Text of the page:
What are economic models?
You will often read or hear in the news economists and financial news analysts talk about economic models. If you have taken any college courses in economics you will also have hears and learned about some economic models. But what exactly are economic models?
First off there are many types of economic models but they all have one thing in common. The goal of most economic models is to be predictive. They simplify existing data or encapsulate a strategy that will allow the user of the model to predict future economic events. Such as the rate of unemployment, or GDP based on changes in tariffs or trade agreements.
Almost all models are encapsulated as a mathematical formula that uses some number of variables as inputs to compute an output, these are quantitative models. Some models are qualitative and do not compute a value, such as decision tree models, these are qualitative models.
But now lets get to the real issue with economic models. They flat out don't work. None of the economic models have accurately predicted any market crashes, economic downturns, recessions, depressions, financial bubbles or bank failures.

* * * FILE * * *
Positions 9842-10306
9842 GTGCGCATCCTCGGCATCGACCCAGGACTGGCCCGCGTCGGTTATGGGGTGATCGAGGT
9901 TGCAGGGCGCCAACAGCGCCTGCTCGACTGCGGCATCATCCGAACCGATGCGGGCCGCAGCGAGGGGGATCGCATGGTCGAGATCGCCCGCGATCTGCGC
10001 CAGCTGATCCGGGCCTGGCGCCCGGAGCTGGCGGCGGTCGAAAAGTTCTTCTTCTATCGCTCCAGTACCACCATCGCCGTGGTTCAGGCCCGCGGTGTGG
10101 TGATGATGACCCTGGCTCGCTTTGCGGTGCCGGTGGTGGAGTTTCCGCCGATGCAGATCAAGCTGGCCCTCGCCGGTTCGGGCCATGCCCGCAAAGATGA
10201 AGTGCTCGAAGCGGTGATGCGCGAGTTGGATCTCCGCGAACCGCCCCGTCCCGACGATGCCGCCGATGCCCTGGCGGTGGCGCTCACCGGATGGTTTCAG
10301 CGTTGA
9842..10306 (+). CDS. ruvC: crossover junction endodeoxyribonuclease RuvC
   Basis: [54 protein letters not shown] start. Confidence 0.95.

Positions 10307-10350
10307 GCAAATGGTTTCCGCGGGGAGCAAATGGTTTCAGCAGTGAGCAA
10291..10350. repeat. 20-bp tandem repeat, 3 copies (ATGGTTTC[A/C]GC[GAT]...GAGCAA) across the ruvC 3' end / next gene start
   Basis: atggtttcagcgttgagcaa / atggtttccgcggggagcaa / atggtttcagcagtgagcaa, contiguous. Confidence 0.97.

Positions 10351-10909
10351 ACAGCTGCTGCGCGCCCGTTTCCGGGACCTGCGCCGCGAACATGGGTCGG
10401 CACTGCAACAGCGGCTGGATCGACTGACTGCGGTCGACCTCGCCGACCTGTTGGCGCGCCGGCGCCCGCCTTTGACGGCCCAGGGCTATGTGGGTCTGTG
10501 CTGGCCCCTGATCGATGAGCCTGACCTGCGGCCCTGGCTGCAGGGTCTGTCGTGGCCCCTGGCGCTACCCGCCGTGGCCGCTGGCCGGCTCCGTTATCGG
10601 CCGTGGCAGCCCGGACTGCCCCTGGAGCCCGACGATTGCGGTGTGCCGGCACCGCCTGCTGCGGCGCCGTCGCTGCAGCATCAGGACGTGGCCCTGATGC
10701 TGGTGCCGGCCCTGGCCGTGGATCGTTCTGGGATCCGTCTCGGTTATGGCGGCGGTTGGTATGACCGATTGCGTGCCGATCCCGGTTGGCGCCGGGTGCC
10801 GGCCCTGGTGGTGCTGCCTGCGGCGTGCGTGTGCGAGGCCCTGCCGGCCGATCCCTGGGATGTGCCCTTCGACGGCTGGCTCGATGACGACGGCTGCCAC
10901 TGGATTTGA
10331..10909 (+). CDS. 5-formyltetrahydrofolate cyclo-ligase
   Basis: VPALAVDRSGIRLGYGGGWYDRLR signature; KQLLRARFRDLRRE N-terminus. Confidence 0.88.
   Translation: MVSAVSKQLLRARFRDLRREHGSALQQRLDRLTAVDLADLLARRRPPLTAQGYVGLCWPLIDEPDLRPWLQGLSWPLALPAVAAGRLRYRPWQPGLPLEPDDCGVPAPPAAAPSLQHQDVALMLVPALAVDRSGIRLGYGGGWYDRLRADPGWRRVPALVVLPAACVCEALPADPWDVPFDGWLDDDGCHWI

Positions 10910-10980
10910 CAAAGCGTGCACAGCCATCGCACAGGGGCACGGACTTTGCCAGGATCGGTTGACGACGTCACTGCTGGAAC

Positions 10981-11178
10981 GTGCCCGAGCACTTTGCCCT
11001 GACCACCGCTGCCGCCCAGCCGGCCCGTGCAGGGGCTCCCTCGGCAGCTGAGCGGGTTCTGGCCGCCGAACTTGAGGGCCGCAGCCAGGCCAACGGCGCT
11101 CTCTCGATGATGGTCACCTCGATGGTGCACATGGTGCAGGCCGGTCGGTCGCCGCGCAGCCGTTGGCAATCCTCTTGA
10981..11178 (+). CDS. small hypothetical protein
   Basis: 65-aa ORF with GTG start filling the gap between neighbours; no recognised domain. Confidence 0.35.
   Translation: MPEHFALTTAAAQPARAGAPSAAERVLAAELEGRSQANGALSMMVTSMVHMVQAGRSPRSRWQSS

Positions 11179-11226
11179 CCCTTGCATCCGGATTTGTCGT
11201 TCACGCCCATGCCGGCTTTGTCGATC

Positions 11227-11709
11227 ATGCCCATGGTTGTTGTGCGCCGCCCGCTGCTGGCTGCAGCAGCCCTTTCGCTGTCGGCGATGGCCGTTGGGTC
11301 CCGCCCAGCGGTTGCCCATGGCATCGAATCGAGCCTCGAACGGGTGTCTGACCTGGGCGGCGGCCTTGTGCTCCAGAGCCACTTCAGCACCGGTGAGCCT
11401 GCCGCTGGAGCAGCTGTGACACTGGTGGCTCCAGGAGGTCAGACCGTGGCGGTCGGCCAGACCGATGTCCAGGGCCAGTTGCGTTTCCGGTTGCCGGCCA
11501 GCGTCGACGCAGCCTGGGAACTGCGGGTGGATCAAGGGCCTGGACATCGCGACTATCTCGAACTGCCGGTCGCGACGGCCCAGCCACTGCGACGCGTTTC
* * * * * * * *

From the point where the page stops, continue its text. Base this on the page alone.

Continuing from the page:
Rational expectations theory is the basis for the efficient market hypothesis. And it has been shown by more than one economist and non-economist (probably the more important indicator) that rational expectations theory is deeply flawed. Now building another theory from a deeply flawed theory does not seem like the most rational ways to model an economy.
Isn't it strange that economists who constantly talk of rational expectations and efficient markets are some of the most irrational people? These very same economists who have a blind faith in efficient markets have been shown to be empirically wrong for the majority of their lives. Looking at you Alan Greenspan.
So that leads us to the questions of who builds these economic models. The answer of course is economists. And that leads to the next inevitable question which is; why have economists failed society?